Added:

It may be worth stating what the picture seems to say about the restrictions on choosing edges. Two sets of vertices have coordinates {(i,0) | i=1,..,N} and {(j,1) | j=1,..,N}. There are N available edges, line segments that connect (i,0) and (j,1) whenever y0[i] = y1[j]. Although the subject line says "least edge intersections", a solution is a maximum subset of these edges that admits no intersections, a largest planar straight-line graph contained in a given permutation graph.

It is related to the 2-level crossing minimization problem considered here:

[An Alternative Method to Crossing Minimization on Hierarchical Graphs -- P. Mutzel]
http://domino.mpi-inf.mpg.de/internet/reports.nsf/c125634c000710d0c12560400034f45a/4dc1ae56dd0efd5dc125645d002f8502/$FILE/MPI-I-97-1-008.ps

"We suggest... removing the minimal number of edges such that the resulting graph is k-level planar... In this paper we address the case k = 2... [W]e address the problem of extracting a 2-level planar subgraph of maximum weight in a given 2-level graph. This problem is NP-hard."

The present problem imposes an equal number of points in the two vertex sets, the base graph is regular of degree 1, and no choice is allowed in the numbering or positioning of points. So it is not possible to conclude it is as hard as the one described in the above paper. However it does direct us to so-called "branch and bound" methods for the exact solution of such problems.

Let's consider the "edges" of the original problem as "nodes" of a new graph where two nodes are adjacent iff the original edges intersect. [This is an example of an intersection graph.] The problem as restated is now to find a maximum independent set of the new graph. The problems of that kind are in general NP-hard, but again we suspect the extent of the present problems may not be so general.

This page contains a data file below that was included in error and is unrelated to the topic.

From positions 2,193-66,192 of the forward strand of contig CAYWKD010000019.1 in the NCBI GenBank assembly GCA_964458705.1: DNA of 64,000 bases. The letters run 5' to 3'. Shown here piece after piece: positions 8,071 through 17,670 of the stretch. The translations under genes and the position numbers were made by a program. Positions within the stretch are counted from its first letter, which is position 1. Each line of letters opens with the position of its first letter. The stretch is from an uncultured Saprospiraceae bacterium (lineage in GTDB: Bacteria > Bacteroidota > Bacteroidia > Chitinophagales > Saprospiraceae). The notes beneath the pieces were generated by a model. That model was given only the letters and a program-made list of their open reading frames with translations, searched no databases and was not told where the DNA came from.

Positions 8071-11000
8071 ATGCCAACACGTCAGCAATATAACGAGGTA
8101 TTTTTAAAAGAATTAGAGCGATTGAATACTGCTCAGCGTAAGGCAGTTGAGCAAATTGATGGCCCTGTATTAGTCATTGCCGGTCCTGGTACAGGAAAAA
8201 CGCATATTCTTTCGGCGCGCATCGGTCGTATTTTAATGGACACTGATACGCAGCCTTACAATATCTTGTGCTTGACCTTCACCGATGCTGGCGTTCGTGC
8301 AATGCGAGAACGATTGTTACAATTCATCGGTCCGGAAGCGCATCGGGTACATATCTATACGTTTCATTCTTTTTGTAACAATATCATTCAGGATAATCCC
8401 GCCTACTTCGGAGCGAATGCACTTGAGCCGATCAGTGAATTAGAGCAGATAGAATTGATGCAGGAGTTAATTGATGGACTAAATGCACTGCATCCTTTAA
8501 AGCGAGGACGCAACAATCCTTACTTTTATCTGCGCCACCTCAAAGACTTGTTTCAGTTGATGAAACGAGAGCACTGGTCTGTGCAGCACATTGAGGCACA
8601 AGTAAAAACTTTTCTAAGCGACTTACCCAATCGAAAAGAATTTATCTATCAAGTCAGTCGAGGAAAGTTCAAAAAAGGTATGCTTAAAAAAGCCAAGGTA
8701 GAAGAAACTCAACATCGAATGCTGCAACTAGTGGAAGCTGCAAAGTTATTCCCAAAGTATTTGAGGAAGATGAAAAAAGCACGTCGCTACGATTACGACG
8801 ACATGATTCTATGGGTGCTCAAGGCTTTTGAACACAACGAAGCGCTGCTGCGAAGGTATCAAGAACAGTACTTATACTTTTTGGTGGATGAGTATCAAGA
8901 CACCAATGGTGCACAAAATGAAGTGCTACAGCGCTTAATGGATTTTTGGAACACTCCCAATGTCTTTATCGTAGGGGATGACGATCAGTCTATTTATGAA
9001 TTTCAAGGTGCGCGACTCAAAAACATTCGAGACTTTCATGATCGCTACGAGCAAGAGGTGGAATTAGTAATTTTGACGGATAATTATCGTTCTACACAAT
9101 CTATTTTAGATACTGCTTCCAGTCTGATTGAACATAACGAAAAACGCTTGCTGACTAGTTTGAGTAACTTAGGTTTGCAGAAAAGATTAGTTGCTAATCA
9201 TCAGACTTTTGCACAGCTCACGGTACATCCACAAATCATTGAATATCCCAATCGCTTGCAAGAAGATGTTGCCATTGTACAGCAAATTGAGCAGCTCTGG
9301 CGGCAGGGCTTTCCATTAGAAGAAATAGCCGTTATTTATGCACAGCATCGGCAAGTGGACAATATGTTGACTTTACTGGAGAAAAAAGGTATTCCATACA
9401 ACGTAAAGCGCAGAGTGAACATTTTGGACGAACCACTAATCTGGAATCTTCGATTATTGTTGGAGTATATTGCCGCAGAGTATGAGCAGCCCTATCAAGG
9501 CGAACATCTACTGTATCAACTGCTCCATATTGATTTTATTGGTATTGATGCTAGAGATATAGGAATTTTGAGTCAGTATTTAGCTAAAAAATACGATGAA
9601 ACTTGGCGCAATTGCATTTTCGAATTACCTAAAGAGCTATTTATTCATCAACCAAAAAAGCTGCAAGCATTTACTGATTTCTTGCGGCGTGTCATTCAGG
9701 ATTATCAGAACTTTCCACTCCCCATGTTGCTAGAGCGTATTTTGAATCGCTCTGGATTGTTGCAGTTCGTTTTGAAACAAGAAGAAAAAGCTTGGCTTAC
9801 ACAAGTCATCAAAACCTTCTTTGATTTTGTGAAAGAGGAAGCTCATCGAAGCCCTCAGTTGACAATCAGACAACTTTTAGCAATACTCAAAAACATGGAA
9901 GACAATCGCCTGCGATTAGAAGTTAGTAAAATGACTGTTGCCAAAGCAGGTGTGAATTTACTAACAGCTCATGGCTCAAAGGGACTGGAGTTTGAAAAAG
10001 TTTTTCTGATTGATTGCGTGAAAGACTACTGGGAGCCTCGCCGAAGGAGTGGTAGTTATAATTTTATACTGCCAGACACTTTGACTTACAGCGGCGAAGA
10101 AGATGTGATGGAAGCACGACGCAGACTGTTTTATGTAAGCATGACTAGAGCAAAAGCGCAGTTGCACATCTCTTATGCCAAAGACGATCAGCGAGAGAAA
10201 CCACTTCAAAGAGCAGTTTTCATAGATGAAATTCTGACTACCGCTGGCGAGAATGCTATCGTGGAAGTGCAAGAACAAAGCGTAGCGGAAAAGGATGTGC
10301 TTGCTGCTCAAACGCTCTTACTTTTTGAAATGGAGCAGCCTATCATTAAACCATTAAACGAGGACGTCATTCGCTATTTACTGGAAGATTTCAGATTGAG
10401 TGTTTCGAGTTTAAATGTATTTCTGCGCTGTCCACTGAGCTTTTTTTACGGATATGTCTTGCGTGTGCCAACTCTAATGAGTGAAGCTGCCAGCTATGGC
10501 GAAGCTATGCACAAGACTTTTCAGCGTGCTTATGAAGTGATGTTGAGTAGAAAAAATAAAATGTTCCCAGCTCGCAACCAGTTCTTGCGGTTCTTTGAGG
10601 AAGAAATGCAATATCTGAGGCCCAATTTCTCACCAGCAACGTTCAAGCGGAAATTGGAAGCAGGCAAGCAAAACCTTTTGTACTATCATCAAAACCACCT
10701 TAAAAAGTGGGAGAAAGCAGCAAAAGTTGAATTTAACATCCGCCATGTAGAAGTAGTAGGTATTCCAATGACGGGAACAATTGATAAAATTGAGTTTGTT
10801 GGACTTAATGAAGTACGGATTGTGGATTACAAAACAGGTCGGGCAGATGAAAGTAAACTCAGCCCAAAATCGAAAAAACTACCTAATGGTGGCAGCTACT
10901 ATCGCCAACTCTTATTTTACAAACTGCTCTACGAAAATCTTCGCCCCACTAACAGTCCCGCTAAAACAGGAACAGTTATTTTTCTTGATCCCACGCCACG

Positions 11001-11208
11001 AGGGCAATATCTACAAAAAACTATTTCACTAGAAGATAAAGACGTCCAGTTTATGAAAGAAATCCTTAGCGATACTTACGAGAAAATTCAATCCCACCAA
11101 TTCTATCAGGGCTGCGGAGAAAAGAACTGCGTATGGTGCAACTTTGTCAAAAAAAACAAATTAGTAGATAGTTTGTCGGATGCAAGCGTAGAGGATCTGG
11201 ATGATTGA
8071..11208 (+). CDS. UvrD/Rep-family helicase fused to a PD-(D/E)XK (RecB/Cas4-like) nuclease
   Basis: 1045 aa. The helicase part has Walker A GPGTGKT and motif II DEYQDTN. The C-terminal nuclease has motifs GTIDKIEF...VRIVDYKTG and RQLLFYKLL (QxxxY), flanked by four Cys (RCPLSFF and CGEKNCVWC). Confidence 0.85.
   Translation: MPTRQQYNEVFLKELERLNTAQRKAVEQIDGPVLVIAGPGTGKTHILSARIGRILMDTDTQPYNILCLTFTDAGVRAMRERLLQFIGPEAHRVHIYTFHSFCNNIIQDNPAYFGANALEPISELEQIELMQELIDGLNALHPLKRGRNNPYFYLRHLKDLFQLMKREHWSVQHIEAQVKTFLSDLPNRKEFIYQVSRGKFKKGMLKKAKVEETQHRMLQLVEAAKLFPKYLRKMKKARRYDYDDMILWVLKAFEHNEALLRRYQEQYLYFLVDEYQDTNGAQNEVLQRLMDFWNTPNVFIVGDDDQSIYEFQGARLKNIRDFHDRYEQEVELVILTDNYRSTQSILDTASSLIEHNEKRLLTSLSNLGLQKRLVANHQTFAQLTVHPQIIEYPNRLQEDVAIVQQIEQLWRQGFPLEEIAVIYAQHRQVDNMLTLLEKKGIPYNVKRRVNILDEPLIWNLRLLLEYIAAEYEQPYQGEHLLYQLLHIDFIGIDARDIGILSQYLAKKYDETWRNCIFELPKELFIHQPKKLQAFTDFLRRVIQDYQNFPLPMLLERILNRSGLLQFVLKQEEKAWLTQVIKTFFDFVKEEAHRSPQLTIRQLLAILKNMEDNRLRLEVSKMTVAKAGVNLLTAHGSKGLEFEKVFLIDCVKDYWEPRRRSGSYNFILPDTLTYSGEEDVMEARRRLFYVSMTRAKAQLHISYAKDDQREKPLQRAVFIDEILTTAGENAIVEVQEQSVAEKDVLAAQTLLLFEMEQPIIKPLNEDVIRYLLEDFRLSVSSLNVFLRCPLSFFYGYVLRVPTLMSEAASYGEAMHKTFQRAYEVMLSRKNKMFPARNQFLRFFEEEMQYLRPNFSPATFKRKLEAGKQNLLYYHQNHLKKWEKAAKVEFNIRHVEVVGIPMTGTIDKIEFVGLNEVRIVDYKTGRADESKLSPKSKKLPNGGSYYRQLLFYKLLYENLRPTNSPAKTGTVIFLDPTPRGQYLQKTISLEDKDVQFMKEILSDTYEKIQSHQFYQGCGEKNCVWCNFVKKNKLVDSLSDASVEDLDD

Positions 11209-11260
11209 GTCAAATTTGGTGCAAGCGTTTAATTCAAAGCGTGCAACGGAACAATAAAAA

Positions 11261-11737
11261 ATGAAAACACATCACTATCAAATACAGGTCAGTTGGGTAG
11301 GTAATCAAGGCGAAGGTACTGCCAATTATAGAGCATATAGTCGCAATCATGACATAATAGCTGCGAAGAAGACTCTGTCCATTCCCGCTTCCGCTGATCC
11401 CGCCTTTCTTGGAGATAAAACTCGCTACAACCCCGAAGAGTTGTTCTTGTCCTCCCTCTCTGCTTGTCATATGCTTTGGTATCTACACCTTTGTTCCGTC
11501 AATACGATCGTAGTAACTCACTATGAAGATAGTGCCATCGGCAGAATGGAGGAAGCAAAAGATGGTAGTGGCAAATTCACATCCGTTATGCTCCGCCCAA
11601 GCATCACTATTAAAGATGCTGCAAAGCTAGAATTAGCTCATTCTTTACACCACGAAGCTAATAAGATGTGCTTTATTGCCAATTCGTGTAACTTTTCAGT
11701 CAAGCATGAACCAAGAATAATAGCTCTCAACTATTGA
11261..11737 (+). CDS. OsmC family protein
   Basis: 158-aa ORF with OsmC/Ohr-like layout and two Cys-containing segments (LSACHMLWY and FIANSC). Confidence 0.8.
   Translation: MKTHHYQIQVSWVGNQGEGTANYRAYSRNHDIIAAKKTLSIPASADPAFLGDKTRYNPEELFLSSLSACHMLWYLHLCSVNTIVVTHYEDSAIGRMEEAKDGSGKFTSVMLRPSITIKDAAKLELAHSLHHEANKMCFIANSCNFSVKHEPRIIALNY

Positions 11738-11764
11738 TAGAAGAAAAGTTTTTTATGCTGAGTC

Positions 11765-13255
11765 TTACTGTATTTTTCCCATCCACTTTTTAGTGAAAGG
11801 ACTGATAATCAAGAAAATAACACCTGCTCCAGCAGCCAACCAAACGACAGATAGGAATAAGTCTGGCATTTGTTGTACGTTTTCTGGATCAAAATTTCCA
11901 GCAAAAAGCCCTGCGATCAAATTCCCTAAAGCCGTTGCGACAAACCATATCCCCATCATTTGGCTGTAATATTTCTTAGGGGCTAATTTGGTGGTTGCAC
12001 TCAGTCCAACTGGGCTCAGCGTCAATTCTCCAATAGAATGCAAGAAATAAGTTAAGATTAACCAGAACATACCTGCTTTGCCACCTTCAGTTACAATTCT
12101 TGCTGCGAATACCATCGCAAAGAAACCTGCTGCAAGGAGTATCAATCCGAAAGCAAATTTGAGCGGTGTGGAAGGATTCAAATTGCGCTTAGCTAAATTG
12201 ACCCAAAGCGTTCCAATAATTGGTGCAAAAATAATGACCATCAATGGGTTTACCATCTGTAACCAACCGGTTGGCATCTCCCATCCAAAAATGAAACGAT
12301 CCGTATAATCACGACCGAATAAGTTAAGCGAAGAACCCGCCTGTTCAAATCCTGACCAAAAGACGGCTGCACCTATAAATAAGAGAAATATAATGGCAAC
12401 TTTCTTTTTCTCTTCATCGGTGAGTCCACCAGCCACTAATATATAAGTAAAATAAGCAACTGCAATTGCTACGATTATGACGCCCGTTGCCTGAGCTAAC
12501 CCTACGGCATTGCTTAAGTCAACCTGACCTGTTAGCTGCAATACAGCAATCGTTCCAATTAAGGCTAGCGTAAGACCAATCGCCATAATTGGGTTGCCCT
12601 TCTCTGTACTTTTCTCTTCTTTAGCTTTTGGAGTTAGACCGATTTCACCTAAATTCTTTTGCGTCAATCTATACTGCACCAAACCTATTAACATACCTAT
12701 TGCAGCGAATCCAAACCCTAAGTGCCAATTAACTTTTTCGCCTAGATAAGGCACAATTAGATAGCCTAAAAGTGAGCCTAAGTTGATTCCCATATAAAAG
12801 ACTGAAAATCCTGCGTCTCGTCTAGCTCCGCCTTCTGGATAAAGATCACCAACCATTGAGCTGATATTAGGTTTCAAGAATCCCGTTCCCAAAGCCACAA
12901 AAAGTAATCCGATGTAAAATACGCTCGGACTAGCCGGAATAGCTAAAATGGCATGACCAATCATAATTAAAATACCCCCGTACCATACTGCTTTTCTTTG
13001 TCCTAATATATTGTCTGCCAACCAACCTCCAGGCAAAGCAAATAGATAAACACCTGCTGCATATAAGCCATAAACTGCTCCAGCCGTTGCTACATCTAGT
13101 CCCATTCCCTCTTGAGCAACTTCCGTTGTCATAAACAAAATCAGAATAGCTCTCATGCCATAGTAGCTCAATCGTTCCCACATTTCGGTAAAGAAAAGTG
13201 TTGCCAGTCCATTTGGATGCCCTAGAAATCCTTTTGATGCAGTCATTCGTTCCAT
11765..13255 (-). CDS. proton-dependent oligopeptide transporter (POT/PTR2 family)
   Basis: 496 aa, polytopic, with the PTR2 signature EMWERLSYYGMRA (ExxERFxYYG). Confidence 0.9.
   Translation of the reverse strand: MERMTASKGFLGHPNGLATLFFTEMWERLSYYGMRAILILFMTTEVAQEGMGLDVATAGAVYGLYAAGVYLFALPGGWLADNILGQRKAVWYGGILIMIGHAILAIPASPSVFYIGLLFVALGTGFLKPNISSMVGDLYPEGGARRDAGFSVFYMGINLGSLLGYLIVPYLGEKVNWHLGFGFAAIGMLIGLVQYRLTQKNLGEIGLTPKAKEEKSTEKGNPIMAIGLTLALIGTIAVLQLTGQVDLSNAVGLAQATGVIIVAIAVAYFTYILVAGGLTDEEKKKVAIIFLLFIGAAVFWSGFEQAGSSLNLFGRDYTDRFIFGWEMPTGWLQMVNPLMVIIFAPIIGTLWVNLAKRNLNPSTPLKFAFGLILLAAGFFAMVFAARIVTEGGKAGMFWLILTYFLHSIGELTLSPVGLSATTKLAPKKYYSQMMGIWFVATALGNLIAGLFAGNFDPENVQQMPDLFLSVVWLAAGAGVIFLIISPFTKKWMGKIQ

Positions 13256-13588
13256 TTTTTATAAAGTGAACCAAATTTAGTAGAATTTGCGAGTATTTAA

One reason to suspect a polynomial time algorithm could exist is the availability of polynomial time approximation algorithms for maximum independent subsets of intersection graphs for finite collections of planar convex sets:

[Independent Set of Intersection Graphs of Convex Objects in 2D -- P. Agarwal and M Mustafa]
http://sma.epfl.ch/~moustafa/Research/Papers/indset.pdf

"In this paper, we present approximation algorithms for the independent-set problem on intersection graphs of line segments and convex objects in the plane."

There is one further observation about the specialness of the present problem that seems to make it solvable in polynomial time. A circle graph is the intersection graph of line segments that can be drawn as chords of a circle. By a pertubation argument the straight-line edges of a permutation graph can be so drawn, without loss or introduction of intersections.

Now the maximum independent set problem for circle graphs can be solved in polynomial time. The Wikipedia article linked above gives this reference:

Nash, Nicholas; Gregg, David (2010), "An output sensitive algorithm for computing a maximum independent set of a circle graph", Information Processing Letters 116 (16): 630–634
http://dx.doi.org/10.1016%2Fj.ipl.2010.05.016

I also found this reference in Google Books:

Valiente, Gabriel (2003), "A New Simple Algorithm for the Maximum-Weight Independent Set Problem on Circle Graphs", Algorithms and computation: 14th Symposium, ISAAC 2003 Kyoto
http://books.google.com/books?id=fPAFulTD9jYC&pg=PA129&lpg=PA129&dq=bipartite+permutation+graphs+matching+non-crossing&source=bl&ots=puSIIjK3Qv&sig=Q5q7rCCkB6E5YoozgmvnzsqyF0k&hl=en&ei=we07Tf_DD8H38AbH0Y33Cg&sa=X&oi=book_result&ct=result&resnum=3&sqi=2&ved=0CCcQ6AEwAg#v=onepage&q&f=false

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haven't placed any restriction on what edges can be used. I'm sorry, could you elaborate? –  st0le Jan 23 '11 at 4:31
    
Also the "edges" in the problem does not refer to graph edges, as they have an explicit geometric position. So, some isomorphism is missing here –  belisarius Jan 23 '11 at 4:39
    
As the problem is stated there are no geometric positions given, no data by which it might be determined whether two edges intersect in a geometric sense. That is the sort of "restriction on what edges can be used" that would make the problem nontrivial. –  hardmath Jan 23 '11 at 4:56
1  
This is not maximum bipartite matching. –  Chris Hopman Jan 23 '11 at 5:25
    
see the image in the question update –  belisarius Jan 23 '11 at 5:26